Domino’s picks Duluth for pothole marketing scheme

Domino’s vows to pave potholes in Duluth, cementing a marketing coup. (PHOTO: screenshot from Domino’s commercial)

Tonight, the Duluth City Council is poised to accept $5,000 from Domino’s Pizza to repair some of the city’s legendary potholes.

You might have seen Domino’s “Paving for Pizza” nationwide television ad campaign that ran over the last several months. The premise is that potholes cause pizzas in the backseat of cars to go flying around the cabin. No one likes cheese stuck to the top of a pizza box, right? You want that delicious pizza in pristine condition when you open the box on your dining room table for your hungry family, right?

Well, the ad explains, Domino’s is here to help.

The ad campaign spurred a broader discussion wondering why we should count on pizza companies to pave our streets when the nation faces an extraordinary decline of its infrastructure. Duluth is a prime example. Sure, the Zenith City is an obvious place to win this “contest.” But that’s because the city faces hundreds of millions of dollars worth of repair projects that it can’t currently afford.

But even setting that aside, I’d add that we should really be having a conversation about marketing.

You recall the ad depicts a Domino’s crew paving over potholes. We see now that Domino’s really just cuts a check to a local government to fix the potholes. Five grand gets you plenty of pizza (especially at just $7.99 for a large!!), but it doesn’t fill that many potholes when you factor in materials, labor and equipment. Tim Forster at reported that Bartonville, Texas filled eight small potholes with its $5,000. Athens, Georgia, paid 12 workers for three hours to pave 150 square yards of battered street.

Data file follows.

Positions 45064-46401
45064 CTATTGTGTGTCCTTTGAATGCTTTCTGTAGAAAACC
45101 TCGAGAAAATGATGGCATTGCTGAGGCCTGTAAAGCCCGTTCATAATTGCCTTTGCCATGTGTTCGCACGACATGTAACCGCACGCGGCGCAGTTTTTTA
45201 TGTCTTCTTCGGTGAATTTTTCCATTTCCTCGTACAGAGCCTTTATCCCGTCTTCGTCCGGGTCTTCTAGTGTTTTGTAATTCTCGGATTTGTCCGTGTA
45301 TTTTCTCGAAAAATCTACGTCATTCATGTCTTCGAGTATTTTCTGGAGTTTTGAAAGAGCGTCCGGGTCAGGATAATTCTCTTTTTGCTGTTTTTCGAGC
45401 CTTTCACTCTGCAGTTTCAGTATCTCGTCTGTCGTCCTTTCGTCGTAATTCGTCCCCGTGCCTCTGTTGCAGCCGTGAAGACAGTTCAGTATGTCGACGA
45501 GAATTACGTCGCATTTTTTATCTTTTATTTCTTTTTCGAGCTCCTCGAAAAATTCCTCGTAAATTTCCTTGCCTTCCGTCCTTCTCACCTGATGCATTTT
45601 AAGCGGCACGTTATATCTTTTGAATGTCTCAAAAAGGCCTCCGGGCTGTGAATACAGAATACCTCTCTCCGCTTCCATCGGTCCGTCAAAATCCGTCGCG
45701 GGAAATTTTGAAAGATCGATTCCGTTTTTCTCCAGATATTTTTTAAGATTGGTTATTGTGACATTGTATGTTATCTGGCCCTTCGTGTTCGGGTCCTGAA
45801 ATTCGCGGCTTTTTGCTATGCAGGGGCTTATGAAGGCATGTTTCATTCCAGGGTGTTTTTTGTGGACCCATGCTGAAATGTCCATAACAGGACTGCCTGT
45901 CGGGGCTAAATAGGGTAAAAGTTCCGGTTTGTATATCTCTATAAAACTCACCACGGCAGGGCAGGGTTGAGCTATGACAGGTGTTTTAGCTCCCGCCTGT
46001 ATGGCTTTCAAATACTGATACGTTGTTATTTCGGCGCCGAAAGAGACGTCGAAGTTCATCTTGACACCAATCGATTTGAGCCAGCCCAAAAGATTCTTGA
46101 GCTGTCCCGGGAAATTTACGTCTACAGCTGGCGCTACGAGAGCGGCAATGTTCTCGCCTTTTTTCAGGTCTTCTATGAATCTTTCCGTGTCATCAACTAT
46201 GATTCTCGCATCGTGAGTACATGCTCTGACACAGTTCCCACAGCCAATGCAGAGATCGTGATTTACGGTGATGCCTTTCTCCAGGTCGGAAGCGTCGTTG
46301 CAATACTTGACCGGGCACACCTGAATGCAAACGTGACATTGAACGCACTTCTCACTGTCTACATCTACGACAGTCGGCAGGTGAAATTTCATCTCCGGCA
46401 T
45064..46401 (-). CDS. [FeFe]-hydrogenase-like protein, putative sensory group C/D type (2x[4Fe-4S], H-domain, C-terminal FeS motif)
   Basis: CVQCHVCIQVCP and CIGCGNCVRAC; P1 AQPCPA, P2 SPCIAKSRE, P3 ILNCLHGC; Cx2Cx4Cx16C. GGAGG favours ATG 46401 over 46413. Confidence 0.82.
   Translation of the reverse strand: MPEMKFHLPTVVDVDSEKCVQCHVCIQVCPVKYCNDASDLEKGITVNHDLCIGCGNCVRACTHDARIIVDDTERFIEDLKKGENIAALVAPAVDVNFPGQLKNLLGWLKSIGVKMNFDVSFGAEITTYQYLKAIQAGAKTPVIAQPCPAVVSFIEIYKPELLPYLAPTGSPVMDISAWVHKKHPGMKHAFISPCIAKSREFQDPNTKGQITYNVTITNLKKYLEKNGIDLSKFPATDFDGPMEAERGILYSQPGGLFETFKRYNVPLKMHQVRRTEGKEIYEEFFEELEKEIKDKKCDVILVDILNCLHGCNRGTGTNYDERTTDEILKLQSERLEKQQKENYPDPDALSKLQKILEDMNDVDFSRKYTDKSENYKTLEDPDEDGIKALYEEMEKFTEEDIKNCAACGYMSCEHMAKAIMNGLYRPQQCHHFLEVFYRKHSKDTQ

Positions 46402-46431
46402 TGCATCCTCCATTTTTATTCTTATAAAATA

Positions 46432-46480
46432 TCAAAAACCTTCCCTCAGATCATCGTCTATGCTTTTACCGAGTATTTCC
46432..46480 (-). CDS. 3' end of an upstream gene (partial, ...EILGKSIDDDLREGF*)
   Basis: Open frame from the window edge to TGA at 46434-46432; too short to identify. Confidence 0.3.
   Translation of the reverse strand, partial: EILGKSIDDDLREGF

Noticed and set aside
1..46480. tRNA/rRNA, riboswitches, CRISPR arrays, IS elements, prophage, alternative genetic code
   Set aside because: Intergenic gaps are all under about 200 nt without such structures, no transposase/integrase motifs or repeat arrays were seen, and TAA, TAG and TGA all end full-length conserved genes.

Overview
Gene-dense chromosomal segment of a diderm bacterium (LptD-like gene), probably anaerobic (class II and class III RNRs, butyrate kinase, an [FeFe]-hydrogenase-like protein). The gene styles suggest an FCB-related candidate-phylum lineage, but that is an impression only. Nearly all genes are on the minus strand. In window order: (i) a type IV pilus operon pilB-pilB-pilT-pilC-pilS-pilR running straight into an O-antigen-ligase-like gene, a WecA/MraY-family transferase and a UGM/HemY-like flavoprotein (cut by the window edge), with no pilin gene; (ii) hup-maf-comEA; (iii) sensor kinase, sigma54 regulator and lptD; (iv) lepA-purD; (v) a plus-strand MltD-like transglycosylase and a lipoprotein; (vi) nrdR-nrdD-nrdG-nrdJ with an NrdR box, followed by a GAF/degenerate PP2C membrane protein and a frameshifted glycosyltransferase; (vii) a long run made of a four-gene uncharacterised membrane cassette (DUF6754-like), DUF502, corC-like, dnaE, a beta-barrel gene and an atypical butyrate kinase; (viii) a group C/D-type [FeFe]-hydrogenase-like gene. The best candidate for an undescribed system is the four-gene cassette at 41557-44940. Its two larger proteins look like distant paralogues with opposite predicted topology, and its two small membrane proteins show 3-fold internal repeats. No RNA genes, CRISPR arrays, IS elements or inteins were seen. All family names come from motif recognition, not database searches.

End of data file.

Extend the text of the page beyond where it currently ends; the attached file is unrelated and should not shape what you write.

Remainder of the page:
It’s true that Duluth’s pothole laden streets are deserving of attention. But that has nothing to do with pizza. In fact, you’d have to jump a curb to actually knock a pizza off your back seat. No, the real story here is that Domino’s has figured out how to exploit free media.

So, the pizza company spends several million dollars telling the country that it will pave streets. It then spends a tiny fraction of that money to goad local governments to pave tiny sections of road or fill potholes. Already, the Duluth media market has obliged with several TV stories, a newspaper story and corresponding social media shares. They’ll get the same when the council accepts the money. And again when the streets are paved. It’s a good scheme, to be sure, because it’s a small outlay for a ton of what they call “earned” media. They will easily sell enough pizza in just the Duluth market to call this a success.

In fact, the $5K will pay further dividends for Domino’s. In 2019, the legislature will likely approve a special sales tax to fund road repairs that Duluth voters approved more than a year ago. So when many, many more potholes are fixed, a not-insignificant number of people will associate the repairs with pizza, not with the taxpayer dollars that actually made it happen.



Words that describe this marketing campaign, America, and pizza all at the same time. And yet, I still love America. And pizza. I’m going to have pizza on Wednesday. You can’t stop me. I can’t stop myself. I’d ask for help, but I don’t want it.

I guess what I’m getting at is that at some point, we have to figure out how to resist these new forms of marketing. Because it’s evident that we aren’t resisting them now. In fact, I’m not resisting it either. Here I am talking about the pizza pavement. And delicious pizza. Pizza. Mmmm.

But our desire for pizza, and a company’s desire to sell us more pizza, cannot replace a strategy for our aging infrastructure. It seems stupid to have to say that, but I suppose someone should.

Speak Your Mind


This site uses Akismet to reduce spam. Learn how your comment data is processed.